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About this Poem 

“Epilogue” was published in Asolando: Fancies and Facts (Smith, Elder, & Co., 1890).

Epilogue

At the midnight in the silence of the sleep-time,
    When you set your fancies free,
Will they pass to where—by death, fools think, imprisoned—
Low he lies who once so loved you, whom you loved so,
—Pity me?

Oh to love so, be so loved, yet so mistaken!
    What had I on earth to do
With the slothful, with the mawkish, the unmanly?
Like the aimless, helpless, hopeless, did I drivel
—Being—who?

One who never turned his back but marched breast forward,
    Never doubted clouds would break,
Never dreamed, though right were worsted, wrong would triumph,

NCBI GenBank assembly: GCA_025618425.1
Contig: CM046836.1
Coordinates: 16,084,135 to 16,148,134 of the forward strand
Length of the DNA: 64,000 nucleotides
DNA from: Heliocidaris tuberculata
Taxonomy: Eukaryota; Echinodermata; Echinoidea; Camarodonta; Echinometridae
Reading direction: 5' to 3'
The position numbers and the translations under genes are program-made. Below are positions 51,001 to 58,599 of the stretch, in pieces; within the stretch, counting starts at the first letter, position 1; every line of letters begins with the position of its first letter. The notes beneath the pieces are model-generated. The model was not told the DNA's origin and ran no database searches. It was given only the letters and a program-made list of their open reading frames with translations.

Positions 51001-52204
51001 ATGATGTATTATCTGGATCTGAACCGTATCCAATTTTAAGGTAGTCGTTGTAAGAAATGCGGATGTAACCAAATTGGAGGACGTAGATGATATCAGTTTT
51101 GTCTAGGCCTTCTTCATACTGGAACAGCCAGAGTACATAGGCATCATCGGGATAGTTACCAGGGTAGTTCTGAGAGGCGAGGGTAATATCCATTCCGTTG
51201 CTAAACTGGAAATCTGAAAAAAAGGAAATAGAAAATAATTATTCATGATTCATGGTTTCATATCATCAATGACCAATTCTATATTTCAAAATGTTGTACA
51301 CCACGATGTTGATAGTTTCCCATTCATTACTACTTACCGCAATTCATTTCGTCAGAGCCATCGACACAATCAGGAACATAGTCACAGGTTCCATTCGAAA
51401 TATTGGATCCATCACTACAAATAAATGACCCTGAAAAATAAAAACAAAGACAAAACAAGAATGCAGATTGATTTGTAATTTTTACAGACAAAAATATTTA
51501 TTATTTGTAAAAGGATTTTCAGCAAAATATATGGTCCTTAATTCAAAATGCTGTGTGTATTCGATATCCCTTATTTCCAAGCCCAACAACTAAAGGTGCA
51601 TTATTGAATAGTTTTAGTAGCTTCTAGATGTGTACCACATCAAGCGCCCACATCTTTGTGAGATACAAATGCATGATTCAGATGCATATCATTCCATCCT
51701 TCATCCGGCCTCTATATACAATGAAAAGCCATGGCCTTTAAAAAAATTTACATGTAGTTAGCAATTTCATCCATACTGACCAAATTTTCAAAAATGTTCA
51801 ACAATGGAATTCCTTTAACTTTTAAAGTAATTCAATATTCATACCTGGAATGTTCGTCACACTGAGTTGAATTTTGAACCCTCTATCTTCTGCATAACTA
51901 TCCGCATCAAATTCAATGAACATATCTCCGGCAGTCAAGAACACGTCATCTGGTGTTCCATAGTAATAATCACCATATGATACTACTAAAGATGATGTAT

Held we fall to rise, are baffled to fight better,
Sleep to wake.

No, at noonday in the bustle of man's work-time
    Greet the unseen with a cheer!
Bid him forward, breast and back as either should be,
“Strive and thrive!” cry “Speed,—fight on, fare ever
There as here!”
 

This poem is in the public domain. 

This poem is in the public domain. 

Robert Browning

Robert Browning

Although playwright and poet Robert Browning was slow to receive acclaim for his work, his later work earned him renown and respect in his career, and the techniques he developed through his dramatic monologues—especially his use of diction, rhythm, and symbol—are regarded as his most important contribution to poetry, influencing such major poets of the twentieth century as Ezra PoundT. S. Eliot, and ...

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